The Clinton health conspiracies have been a remarkable demonstration of the joy people take in pathologising the frailties of others. A fainting fit at a 911 memorial spawned rumours with extraordinarily speed of Clinton’s mental incapacity and even death. Among the conspiracy theories, amateur political blogs and social media trends, one particular phrase has been bandied about with particular prevalence. The term ‘mental capacity’ has been thrown about as much as the now-banned ‘hillaryshealth’ twitter hashtag. It has been used to indicate Clinton’s incapacity generally: her incapacity as a First Lady, Secretary of State and of course President of the United States, but with the borrowed authority of legality.
As well as being a headline-maker, the use of the term raises an interesting point about when it is appropriate to question and declare incapacity. In legal terms, it is the decision made following a medical assessment that an adult individual is unable to make their own decisions. Lacking mental capacity will necessitate appointing someone with a Lasting Power of Attorney (LPA), who will be legally able to make decisions on your behalf for health and welfare or property and financial affairs. Mental incapacity can often become an important theme in the practice of family law, particularly in regard to wills.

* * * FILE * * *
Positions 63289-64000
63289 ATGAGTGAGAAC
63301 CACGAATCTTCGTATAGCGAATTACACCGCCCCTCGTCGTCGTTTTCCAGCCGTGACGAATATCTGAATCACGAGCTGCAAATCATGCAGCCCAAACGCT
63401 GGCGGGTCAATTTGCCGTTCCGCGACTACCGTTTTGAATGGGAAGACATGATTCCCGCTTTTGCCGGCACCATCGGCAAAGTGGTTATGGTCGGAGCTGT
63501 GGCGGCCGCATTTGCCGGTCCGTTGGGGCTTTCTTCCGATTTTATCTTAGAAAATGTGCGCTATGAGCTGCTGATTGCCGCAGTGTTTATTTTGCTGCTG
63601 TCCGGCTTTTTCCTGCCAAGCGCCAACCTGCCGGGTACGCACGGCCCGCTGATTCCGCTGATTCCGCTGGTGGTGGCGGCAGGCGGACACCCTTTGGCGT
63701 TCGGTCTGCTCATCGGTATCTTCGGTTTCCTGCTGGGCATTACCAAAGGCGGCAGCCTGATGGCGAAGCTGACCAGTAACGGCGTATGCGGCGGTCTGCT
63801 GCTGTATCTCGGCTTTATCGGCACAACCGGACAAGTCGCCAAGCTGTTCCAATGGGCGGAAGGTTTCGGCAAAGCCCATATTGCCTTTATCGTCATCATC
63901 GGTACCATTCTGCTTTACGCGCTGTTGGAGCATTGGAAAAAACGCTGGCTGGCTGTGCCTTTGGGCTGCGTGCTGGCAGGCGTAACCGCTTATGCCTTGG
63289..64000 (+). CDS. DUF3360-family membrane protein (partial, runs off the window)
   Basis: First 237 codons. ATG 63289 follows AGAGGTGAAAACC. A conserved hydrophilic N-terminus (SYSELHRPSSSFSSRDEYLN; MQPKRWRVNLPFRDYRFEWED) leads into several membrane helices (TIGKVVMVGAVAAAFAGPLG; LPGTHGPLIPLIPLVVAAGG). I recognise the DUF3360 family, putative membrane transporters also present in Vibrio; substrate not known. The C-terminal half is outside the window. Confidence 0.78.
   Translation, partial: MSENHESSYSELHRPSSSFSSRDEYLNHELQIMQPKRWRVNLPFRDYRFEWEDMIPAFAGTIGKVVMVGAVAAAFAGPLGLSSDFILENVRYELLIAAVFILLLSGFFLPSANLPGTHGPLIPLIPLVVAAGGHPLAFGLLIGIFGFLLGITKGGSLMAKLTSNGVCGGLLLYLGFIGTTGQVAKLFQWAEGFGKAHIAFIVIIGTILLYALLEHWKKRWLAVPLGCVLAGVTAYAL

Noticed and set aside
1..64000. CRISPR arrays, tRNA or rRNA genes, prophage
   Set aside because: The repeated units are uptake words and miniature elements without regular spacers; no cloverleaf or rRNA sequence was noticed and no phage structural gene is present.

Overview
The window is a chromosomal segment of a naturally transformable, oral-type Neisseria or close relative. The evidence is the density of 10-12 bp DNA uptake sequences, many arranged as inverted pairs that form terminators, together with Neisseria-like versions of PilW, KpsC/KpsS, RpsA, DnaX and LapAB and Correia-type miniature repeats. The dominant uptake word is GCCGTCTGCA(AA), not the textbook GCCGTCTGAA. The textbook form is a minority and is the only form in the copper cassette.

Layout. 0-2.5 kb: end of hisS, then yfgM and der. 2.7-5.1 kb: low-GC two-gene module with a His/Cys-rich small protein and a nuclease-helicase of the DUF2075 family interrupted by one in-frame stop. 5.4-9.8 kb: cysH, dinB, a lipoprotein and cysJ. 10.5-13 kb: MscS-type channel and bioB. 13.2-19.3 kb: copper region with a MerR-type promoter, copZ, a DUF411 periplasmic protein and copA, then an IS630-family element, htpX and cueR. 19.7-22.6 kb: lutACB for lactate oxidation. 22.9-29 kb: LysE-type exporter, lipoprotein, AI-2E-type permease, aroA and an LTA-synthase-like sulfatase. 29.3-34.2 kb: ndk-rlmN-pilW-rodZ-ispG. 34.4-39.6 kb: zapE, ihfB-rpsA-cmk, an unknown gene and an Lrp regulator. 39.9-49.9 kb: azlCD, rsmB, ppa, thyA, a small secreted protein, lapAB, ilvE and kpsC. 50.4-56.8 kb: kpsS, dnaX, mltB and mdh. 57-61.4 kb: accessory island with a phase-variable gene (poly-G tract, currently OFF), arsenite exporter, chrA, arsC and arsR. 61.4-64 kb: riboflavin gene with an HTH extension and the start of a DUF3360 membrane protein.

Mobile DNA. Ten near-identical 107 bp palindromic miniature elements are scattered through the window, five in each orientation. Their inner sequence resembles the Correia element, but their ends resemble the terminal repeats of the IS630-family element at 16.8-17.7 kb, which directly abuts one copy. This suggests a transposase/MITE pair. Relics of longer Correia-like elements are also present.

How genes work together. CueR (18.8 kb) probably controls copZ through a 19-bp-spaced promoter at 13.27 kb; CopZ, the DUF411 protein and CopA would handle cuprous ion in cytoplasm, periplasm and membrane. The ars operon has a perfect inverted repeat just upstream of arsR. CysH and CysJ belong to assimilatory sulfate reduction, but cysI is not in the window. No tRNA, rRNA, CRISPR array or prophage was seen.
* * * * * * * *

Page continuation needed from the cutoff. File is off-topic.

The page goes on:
There are two parallel cases in recent years where a testator disappointed hopeful beneficiaries after amended their wills later in life. In both cases proving the deceased’s mental capacity was a key factor in rebutting the challenges to the will.
In Sharp and Hutchins , mental capacity was among one of the factors that had to be confirmed to rebut Hutchins legal challenge to Ronald Butcher’s will. The judge’s decision that Mr Butcher both had capacity and approved of the contents of the will ultimately supported Mr Butcher’s purported desire that his inheritance should pass to his handyman. Hutchin’s surprise was explained away when it was revealed to court how the handyman in question had provided companionship and done the late Mr Butcher’s jobs around the house free of charge while his older friend Miss Hutchins had withdrawn from his life.
Cecil Bray’s legal challenge to his aunt’s estate a year before however had been successful. Mr Bray had given up his retirement job to move in as a live-in carer for his aunt who promised to compensate him by leaving him her bungalow in her will. The court heard that after suffering a head injury in 2005 six years before her death, Julie Spalding’s personality had changed. She accused her son of conspiring against her and turned him out of her house. The following year Miss Spalding changed her will leaving everything to her window cleaner, a Mr Pearce, who had since become her sole carer. Though the circumstances differed, the legal processes were similar in both cases. The burden was on Mr Bray to raise doubt about Miss Spalding’s capacity. With this doubt raised, the burden shifted to Mr Pearce, who failed to produce evidence of this. Mr Bray’s challenge had succeeded.
As Lord Neuberger MR commented at the close of a 2010 inheritances dispute “experience of human nature generally, and wills in particular, demonstrates that people’s wishes can be unexpected, inexplicable, unfair, and even improper.”
This is of course true and yet it is one of the proud hallmarks of English inheritance law that you retain the liberty at death to dispose of your property as you please. Given the aging UK population, the assumption in favour of capacity will only become more critical a principle for defending human agency and integrity.